The earliest Christians followed a Jewish tradition of pausing to pray, preferably together, first thing in the morning, about mid morning, at noon, about mid afternoon, and in the evening. “Just a Note” posts are brief observations made from Scripture readings not related to a lectionary. If I have one to post, it normally appears about 9:00 in the morning, at “the hour of prayer.”
It is easy for us to expect the New Testament to be a time of grace. We would like to be kind, or at least we think it would be nice if we were. However, kindness is sometimes very forceful. In Acts 7:51-53, Stephen condemns the Sanhedrin. He speaks of their hard hearts. He says they always reject the work of the Holy Spirit. He says very plainly that the Sanhedrin is just the kind of people who rejected and persecuted the prophets. They are murderers.
How do we receive this? Well, the fact is, it’s true. As Jesus has pointed out that our anger is tantamount to murder, Stephen points out the rejection of Christ is an act which could condemn all the followers of the Sanhedrin to destruction.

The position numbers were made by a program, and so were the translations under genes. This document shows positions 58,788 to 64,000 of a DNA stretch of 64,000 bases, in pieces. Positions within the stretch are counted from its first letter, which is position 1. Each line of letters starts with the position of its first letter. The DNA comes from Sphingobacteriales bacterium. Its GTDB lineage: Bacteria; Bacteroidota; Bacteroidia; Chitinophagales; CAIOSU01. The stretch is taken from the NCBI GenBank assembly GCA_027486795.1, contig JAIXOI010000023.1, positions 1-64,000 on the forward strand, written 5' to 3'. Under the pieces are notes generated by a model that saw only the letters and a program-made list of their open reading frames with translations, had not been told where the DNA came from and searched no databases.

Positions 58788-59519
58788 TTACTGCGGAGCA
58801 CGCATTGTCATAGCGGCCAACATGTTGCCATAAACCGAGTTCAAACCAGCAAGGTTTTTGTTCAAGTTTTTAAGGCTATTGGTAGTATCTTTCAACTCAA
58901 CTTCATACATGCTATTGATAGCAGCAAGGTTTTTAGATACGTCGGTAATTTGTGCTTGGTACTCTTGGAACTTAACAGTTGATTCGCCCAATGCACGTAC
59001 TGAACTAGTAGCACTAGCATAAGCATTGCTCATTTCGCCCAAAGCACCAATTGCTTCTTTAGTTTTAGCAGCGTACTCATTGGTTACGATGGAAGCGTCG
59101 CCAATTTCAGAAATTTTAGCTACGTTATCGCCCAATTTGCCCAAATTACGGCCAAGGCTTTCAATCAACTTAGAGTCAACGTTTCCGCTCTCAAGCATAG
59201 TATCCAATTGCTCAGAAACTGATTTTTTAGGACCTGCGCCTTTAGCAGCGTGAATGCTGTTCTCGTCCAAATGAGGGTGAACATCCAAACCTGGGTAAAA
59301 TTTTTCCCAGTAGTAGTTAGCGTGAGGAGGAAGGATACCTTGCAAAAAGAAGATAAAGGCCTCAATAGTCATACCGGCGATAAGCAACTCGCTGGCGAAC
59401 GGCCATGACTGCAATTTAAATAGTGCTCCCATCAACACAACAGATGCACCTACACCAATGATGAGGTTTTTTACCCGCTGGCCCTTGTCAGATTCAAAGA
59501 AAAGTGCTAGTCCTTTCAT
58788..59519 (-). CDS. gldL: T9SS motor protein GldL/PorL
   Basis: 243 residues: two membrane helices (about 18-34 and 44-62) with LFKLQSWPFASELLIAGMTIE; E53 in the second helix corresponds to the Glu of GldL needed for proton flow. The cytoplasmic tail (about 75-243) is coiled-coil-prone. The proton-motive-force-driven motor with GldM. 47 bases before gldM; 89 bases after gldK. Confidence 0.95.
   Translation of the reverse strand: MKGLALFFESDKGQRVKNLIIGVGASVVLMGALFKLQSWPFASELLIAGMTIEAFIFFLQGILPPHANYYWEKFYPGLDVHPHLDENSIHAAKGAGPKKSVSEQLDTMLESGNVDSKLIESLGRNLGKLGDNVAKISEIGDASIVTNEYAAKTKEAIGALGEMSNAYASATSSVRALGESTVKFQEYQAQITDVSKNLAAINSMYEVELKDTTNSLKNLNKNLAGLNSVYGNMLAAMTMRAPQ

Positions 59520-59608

This is actually a kind speech. When we are wrong, we need to be confronted. We need to be pulled up short and redirected. What is the goal of Stephen’s condemnation? Maybe some of the people on the Sanhedrin will repent and trust Jesus. Maybe they can be rescued from their self-destruction. Likewise, when Christians confront sin, our hope should be that there will be repentance leading to faith and forgiveness. May we be faithful to the message of God’s grace in Christ.
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